33 yr old developed CFS after treatment for amoebic dysentery and giardiasis and had to drop out of her Ph. D. program. She had a history of endometriosis and interstitial cystitis. She did not benefit from multiple antidepressants, IV ascorbic acid, antifungals, or kutapressin. She complained of multiple chemical sensitivities and a disorder of initiating and maintaining sleep, for which she took Serax. She was tender over 18/18 fibromyalgia tender points. She had moderate responses to naphazoline, nitroglycerine and nimodepine, which increased her energy somewhat. Gabapentin 100 mg made her "much more alert" but she stated she felt too "speedy". The next day she took 100 mg of gabapentin then hydralazine 25 mg, which eliminated her tender points. She estimated her energy level at 40% compared to 10% (she could barely walk when she came in. ) After tacrine 10 mg she stated that she felt much better, and after 10 mg more reported that she felt the best she had in five years. She stated that tacrine, the most beneficial medication she tried, made her more alert, increased her energy, enhanced her "cognitive processing and assimilation of information", and gave her a general feeling of well-being. She continues on this regime (tacrine 20 mg tid, gabapentin 100mg tid, and hydralazine 25mg bid - tid ) and is returning to graduate school.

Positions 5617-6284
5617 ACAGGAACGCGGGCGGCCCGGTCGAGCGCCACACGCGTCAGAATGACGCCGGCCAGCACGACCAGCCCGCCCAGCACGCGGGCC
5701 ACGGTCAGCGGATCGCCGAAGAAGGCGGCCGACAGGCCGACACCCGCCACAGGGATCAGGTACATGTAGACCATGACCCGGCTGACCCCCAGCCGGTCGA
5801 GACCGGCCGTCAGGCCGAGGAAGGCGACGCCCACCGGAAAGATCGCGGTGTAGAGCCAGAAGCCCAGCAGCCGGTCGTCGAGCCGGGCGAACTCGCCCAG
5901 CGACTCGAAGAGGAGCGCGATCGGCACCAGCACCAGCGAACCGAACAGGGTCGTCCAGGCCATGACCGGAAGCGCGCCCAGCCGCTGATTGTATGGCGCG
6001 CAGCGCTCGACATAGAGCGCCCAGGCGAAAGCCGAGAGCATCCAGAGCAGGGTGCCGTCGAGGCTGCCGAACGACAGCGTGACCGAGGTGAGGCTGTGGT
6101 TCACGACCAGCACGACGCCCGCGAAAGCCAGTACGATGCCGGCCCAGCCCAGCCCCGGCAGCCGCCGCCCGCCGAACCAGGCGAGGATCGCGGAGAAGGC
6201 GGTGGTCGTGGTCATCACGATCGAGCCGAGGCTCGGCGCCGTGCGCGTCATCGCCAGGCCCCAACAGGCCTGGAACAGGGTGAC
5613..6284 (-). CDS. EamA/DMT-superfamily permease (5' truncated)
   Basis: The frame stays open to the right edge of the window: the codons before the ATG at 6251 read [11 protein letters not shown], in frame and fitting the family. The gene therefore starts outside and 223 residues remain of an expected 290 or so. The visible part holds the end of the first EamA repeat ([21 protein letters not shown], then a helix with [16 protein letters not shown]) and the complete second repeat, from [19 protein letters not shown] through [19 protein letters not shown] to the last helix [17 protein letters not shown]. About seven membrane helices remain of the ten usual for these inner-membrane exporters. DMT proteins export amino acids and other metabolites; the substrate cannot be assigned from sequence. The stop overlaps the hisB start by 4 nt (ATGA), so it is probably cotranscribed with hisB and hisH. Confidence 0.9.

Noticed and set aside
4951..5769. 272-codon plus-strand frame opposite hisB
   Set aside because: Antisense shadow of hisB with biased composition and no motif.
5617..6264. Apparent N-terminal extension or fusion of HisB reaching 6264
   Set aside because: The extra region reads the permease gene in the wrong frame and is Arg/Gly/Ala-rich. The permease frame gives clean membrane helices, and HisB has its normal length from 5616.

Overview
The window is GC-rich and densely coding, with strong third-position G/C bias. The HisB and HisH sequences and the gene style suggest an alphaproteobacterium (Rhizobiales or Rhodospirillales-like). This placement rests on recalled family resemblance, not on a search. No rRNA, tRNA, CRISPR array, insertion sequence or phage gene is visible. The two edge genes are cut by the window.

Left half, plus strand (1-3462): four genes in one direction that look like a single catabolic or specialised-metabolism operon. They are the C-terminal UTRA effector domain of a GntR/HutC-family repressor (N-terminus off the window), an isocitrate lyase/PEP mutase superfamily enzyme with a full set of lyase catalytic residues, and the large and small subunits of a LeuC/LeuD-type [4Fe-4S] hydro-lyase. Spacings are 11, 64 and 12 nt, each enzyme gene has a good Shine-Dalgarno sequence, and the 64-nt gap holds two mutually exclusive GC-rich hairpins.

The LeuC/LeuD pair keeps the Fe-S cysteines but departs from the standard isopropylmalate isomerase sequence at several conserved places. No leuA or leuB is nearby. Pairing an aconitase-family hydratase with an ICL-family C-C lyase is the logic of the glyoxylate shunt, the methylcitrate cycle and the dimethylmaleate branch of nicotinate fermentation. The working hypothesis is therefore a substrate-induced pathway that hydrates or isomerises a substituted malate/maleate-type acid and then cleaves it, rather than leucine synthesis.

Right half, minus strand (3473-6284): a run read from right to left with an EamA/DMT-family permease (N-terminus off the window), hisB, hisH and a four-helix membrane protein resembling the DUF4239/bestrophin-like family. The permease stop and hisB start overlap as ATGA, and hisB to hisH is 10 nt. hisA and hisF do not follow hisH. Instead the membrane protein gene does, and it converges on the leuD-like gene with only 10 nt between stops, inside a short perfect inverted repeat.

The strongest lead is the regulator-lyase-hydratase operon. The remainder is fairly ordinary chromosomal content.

Hope this is of some value to you.
    Huge Hugs,
    gritman
  8. Betsy2

    Betsy2 New Member

    I can certainly relate to what you are saying here. I left my home town of 46 years recently to move south and I lost what I refer to as my "Angel" rheaumatologist. I am hoping to find a physician here in SC that is comparable.
    What a blessing for you to have found a compassionate physician.

    Betsy2
  9. loopyloo

    loopyloo New Member

    Hi gritman so glad you have at last been given some thing that makes you feel better 23 years is a long time with a illness to find the right stuff i hope it continues for you
    lots of love Loopyloo x
  10. lea

    lea Member

    Hi Gritman:
    Thank you for your informative info. and nice words.
    hugs,
    lea
  11. sofy

    sofy New Member

    This sound like the same type of meds but with a different mfg. Unfortunately I dont remember seeing gritman around for a long time now so he probably wont reply. Hope this helps.